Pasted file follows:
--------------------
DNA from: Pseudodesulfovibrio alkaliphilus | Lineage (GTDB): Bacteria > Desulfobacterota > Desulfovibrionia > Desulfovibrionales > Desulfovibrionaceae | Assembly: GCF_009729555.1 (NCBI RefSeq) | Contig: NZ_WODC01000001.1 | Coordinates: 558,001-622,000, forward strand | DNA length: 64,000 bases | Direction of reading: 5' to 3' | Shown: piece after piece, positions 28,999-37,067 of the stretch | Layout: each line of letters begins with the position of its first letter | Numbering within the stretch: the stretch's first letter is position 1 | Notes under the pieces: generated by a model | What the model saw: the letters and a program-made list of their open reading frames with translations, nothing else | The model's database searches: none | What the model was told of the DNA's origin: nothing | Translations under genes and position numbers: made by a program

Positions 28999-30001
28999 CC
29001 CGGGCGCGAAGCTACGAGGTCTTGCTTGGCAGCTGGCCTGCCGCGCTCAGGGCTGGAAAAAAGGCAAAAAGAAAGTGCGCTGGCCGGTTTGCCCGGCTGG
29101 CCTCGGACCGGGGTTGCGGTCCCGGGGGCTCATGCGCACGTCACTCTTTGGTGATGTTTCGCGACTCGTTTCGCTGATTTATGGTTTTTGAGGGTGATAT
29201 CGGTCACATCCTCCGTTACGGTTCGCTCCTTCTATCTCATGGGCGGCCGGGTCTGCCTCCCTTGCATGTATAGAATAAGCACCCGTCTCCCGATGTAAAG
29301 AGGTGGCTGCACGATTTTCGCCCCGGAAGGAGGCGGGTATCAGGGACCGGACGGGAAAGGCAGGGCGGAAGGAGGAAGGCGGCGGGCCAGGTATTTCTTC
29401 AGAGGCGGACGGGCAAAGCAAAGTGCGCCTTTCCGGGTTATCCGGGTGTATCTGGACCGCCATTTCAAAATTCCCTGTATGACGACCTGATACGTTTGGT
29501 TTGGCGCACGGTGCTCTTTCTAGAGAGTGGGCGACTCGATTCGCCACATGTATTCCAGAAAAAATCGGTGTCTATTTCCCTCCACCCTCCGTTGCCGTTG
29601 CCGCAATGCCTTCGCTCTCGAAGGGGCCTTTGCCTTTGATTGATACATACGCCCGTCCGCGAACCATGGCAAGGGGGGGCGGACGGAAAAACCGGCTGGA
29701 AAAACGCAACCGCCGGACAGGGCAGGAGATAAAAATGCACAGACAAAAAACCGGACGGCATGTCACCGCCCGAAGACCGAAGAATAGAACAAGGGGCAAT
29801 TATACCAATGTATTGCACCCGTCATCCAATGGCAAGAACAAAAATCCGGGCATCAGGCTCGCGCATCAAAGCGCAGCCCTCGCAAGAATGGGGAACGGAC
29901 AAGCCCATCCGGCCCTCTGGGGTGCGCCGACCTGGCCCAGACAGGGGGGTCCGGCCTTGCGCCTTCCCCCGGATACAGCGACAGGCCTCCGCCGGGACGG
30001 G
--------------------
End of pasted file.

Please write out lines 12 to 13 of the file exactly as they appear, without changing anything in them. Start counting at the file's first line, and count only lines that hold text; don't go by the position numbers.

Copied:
29801 TATACCAATGTATTGCACCCGTCATCCAATGGCAAGAACAAAAATCCGGGCATCAGGCTCGCGCATCAAAGCGCAGCCCTCGCAAGAATGGGGAACGGAC
29901 AAGCCCATCCGGCCCTCTGGGGTGCGCCGACCTGGCCCAGACAGGGGGGTCCGGCCTTGCGCCTTCCCCCGGATACAGCGACAGGCCTCCGCCGGGACGG